From Publishers Weekly
In September 1941 golf star Marion Miley and her mother were killed at the Lexington (Kentucky) Country Club during a botched burglary. Three men were convicted: Robert Anderson, Thomas Penney and Raymond Baxter. Penney, the mastermind, fingered Anderson, whom he hated, as his accomplice. While on death row Penney converted to Catholicism and recanted his testimony. Then he stood mute; if he wouldn't testify on Anderson's behalf there could not be a new trial. But the question of Anderson's innocence plagued Eddyville Penitentiary Warden Jess Buchanan. What unfolds is a tense reconstruction of the execution night. According to law, each man was to be executed in the order of conviction: Anderson, Penney and Baxter. Buchanan told Penney that the order would be changed, Penney going first. This was fine with Penney because he could go to his death a good Catholic and still railroad Anderson, according to the warden, who changed the order again. Anderson would go to the chair first, giving Penney a chance to test his newfound Christian conscience. In a riveting book that plays out like a mystery novel, the author, Warden Buchanan's son, takes us through that fateful night and confronts us with the reality of Anderson's guilt. Film rights to Multimedia.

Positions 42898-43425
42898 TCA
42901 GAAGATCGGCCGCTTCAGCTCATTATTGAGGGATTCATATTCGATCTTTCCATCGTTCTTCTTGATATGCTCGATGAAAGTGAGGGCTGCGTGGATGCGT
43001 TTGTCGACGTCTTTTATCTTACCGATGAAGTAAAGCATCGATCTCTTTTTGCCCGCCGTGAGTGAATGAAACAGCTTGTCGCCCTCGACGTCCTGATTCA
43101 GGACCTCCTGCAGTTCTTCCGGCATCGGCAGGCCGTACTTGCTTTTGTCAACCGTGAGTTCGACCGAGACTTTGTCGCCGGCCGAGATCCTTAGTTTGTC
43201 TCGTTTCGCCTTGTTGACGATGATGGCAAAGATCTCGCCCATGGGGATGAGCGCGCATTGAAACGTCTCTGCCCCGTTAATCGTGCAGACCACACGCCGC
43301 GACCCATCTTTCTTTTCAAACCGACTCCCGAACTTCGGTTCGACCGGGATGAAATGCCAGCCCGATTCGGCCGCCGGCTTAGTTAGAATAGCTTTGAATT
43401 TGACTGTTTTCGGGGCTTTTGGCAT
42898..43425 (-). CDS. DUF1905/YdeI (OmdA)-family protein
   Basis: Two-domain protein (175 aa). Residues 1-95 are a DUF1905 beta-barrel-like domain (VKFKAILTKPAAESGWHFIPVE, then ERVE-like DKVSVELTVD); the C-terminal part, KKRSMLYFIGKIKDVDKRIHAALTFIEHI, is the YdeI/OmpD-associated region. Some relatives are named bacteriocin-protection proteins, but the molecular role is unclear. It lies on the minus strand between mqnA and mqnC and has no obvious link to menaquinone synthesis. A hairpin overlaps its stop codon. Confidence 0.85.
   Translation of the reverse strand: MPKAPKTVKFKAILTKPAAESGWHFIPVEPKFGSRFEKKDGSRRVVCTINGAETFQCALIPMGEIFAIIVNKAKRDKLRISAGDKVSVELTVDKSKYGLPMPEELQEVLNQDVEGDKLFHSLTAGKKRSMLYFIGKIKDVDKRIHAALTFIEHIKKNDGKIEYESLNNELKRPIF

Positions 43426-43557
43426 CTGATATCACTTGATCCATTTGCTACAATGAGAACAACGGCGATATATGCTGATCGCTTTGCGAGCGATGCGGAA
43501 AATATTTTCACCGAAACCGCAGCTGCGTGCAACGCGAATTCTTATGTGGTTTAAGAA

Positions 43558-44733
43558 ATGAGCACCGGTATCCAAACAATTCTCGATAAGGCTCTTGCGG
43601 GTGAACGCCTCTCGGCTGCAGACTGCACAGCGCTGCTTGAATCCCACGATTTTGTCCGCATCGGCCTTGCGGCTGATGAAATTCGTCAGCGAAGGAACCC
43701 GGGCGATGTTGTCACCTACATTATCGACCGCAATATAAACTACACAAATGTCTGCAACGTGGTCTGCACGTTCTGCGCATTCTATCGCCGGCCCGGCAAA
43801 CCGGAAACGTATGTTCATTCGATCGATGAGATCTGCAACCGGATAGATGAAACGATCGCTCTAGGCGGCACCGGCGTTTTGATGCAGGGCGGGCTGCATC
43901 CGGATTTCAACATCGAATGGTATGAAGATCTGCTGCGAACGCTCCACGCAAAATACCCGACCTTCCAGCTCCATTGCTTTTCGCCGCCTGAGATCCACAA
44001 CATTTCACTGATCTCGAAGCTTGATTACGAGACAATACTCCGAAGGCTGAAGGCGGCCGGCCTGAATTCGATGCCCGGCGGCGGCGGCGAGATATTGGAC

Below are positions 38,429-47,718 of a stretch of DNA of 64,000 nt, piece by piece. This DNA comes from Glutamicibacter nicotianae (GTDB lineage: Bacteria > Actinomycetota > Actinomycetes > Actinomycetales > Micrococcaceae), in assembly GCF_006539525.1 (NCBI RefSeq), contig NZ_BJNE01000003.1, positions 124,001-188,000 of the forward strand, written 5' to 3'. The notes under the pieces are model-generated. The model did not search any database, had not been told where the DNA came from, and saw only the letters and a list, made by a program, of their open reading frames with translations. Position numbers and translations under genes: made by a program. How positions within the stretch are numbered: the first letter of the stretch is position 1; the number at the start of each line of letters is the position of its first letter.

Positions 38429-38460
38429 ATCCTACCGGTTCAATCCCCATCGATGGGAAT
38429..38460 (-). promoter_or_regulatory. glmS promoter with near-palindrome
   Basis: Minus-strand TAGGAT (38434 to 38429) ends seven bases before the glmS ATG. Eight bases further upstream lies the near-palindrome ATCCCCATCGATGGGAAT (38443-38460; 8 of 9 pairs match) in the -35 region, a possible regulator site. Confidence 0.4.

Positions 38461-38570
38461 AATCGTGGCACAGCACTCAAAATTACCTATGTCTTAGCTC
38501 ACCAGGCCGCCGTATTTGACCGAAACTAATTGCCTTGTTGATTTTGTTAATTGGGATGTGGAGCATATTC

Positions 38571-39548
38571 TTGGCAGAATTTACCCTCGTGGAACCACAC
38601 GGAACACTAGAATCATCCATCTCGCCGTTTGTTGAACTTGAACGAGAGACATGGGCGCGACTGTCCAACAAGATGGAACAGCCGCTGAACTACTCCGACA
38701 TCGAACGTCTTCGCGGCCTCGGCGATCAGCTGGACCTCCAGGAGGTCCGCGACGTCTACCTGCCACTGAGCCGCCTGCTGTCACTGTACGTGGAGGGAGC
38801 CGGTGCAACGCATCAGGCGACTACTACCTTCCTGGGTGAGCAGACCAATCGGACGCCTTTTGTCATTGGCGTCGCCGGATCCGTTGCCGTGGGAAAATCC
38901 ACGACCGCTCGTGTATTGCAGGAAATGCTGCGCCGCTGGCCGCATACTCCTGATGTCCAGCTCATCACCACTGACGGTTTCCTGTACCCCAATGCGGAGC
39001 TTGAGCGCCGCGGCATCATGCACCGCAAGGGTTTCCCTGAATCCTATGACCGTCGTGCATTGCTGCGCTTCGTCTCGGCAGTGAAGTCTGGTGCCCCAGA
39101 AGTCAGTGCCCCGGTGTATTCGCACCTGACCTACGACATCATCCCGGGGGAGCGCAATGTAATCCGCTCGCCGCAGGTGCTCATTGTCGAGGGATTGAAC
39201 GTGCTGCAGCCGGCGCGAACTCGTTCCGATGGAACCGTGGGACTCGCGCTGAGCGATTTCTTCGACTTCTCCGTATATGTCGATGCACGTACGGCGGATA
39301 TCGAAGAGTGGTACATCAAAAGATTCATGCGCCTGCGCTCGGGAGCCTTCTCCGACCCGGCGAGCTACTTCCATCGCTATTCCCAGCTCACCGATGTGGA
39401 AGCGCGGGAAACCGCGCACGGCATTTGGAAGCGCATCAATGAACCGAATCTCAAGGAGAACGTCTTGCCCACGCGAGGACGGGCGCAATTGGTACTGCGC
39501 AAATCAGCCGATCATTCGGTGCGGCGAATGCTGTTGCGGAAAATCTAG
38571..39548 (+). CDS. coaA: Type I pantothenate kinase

Copyright 1993 Reed Business Information, Inc.
From Kirkus Reviews
One of the strangest, most convoluted true-crime tales of the year, recounted with skill by Buchanan (Creative Writing/University of New Mexico), whose father figured prominently in the case. On February 23, 1943, three men counted down the hours to their electrocution in Kentucky State Penitentiary. Bob Anderson- -owner of a Louisville nightclub--was the first scheduled to be strapped into a wooden chair and jolted with 2300 volts of electricity; following him would be Bob Penney--Anderson's former employee--and Willie Baxter, the waiflike, painfully self-effacing groundskeeper of the Louisville Country Club. The three had been convicted of the murder of 27-year-old Marion Miley, a vivacious pro golfer who ranked #2 nationally and was killed during the robbery of a cash box at the country club, where she lived. But Penney, while awaiting execution, had converted to Catholicism with an ardor rarely encountered by priests--and, just prior to Christmas, he'd made the astounding announcement that Anderson was innocent. Then, reversing field, he'd declared he would say no more--and the Lexington court had announced that, because of his refusal to cooperate, it couldn't retry Anderson. The law at the time stated that in multiple executions, the order of execution should be in the order of conviction. But the shrewd warden of the prison, Patrick J. Buchanan, the author's father, convinced the governor to put Penney on the chair first: Face to face with God, the man might reveal the truth. At the 11th hour, however, the wily Buchanan told Penney that Anderson would be first to go: ``If Bob is innocent and [you don't try] to stop it,'' he proclaimed, ``his death will be on your soul.'' And so the white-faced Penney, who ended up being executed first, wrote a letter, entrusted to his priest, to be given to Buchanan only after his death.... Well done and satisfying. (Photographs--not seen). (First printing of 20,000; film rights sold to Multimedia Motion Pictures) -- Copyright ©1993, Kirkus Associates, LP. All rights reserved.